Hunter Wetlands Centre receives NSW government grant for visitor centre and main gallery overhaul

Hunter Wetlands Centre’s renewal program has been given a boost after the NSW government announced funding for the redevelopment of the main gallery and visitor’s centre on Tuesday. 

The $146,820 grant is part of the state government’s Clubgrants Category 3 Fund, which reinvests 0.4 per cent of clubs' gaming machine profits over $1 million back into community projects. 

The funds will see modern fittings and technology installed in the Max Maddock Visitors Centre, enhancing how the organisation engages visitors. 

“Feedback from the local indigenous community has been incorporated in the design plan,” Parliamentary Secretary for the Hunter Scot MacDonald MLC said. 

The Max Maddock Visitors Centre at Hunter Wetlands Centre at Shortland.

The Max Maddock Visitors Centre at Hunter Wetlands Centre at Shortland.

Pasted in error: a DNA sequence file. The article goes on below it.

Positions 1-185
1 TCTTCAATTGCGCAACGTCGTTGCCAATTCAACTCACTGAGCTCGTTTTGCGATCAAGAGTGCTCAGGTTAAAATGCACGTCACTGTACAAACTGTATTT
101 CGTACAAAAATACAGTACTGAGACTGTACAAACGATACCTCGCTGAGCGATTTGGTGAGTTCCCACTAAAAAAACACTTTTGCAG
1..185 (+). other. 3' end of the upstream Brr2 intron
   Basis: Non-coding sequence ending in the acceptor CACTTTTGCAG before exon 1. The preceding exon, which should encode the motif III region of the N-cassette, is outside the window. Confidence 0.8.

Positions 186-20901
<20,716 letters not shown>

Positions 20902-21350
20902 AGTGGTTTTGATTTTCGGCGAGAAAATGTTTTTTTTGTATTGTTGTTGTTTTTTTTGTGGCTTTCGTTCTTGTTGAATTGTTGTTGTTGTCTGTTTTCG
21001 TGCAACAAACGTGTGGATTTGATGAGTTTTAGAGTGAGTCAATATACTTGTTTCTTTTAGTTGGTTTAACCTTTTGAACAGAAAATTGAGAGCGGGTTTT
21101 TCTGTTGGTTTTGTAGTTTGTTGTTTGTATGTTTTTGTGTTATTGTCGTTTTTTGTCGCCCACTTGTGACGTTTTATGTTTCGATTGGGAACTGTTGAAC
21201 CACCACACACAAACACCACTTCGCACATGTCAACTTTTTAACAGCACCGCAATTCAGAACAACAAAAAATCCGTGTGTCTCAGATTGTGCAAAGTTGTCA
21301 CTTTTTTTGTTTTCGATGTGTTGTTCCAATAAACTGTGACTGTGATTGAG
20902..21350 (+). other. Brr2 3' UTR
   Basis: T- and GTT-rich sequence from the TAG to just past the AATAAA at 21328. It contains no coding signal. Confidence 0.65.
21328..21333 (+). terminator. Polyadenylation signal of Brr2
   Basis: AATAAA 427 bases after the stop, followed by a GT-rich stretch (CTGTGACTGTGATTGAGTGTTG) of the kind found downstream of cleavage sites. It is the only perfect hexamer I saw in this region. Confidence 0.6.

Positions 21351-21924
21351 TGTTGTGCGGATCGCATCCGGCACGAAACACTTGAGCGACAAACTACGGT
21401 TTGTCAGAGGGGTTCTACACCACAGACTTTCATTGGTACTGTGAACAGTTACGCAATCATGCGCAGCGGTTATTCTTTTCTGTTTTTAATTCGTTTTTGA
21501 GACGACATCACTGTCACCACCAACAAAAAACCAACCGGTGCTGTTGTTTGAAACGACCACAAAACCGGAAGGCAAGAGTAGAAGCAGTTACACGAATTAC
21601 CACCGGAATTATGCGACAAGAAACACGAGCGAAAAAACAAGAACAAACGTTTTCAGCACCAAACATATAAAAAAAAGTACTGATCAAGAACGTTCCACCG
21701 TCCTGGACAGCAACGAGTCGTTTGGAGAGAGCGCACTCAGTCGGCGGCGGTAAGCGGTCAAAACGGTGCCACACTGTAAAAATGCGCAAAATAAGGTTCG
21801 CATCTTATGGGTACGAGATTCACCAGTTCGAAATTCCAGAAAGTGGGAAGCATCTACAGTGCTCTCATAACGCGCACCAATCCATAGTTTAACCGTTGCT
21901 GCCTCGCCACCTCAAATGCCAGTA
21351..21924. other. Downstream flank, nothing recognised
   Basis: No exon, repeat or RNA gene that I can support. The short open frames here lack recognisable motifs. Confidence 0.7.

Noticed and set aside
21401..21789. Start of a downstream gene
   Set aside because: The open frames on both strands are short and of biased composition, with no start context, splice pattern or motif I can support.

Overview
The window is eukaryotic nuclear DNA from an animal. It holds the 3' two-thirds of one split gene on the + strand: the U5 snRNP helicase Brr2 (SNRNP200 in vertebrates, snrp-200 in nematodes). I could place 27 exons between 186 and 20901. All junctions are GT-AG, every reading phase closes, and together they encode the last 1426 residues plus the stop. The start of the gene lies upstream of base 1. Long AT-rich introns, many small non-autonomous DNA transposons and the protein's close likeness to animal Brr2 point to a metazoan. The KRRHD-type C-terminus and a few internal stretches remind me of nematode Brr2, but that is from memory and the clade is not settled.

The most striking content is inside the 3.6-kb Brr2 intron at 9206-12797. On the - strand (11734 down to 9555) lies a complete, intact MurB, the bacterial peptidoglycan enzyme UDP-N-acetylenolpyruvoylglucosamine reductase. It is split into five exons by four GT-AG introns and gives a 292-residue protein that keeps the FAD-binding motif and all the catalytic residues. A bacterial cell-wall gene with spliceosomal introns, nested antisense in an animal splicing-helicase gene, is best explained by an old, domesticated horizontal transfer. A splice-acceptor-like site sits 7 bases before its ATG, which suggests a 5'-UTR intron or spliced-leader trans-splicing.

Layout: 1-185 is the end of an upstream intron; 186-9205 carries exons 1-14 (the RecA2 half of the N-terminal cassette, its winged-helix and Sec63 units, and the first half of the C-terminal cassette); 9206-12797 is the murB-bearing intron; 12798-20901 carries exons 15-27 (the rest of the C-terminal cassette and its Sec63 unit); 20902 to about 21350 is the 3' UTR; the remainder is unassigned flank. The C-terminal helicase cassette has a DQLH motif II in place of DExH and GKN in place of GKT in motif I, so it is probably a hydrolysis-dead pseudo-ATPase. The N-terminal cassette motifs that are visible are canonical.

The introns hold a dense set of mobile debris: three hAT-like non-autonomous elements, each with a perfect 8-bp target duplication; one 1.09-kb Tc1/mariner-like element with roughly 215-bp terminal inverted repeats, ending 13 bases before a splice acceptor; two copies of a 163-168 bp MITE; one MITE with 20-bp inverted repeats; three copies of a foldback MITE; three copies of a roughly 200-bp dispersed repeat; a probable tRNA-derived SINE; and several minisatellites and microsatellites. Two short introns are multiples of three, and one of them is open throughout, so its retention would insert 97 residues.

“The redeveloped main gallery will improve visitors’ experience and their understanding of the role wetlands play in our environment.

“The Hunter Wetlands Centre is important to the Newcastle community for ecological conservation and the educational value it provides and I’m pleased the NSW Government is able to support the Centre.”

Hunter Wetlands Centre called for assistance from the three levels of government in May, after financial strain forced it to undertake a comprehensive business model review. 

The announcement of an external review is expected in coming weeks, but Hunter Wetlands Centre chairman David Crofts said the funding was an important step in ensuring visitor numbers climb. 

“The Centre is committed to ensuring all the community can experience and understand our wonderful wetlands, and the grant will greatly assist us to improve our interpretative facilities,” Mr Crofts said.

“We will engage the creative energies of local artists and interactive technology experts to provide ever changing information about the Wetlands in new and exciting ways.

“The renewed visitor display area will vastly improve our appeal to a wider audience, particular younger age groups.”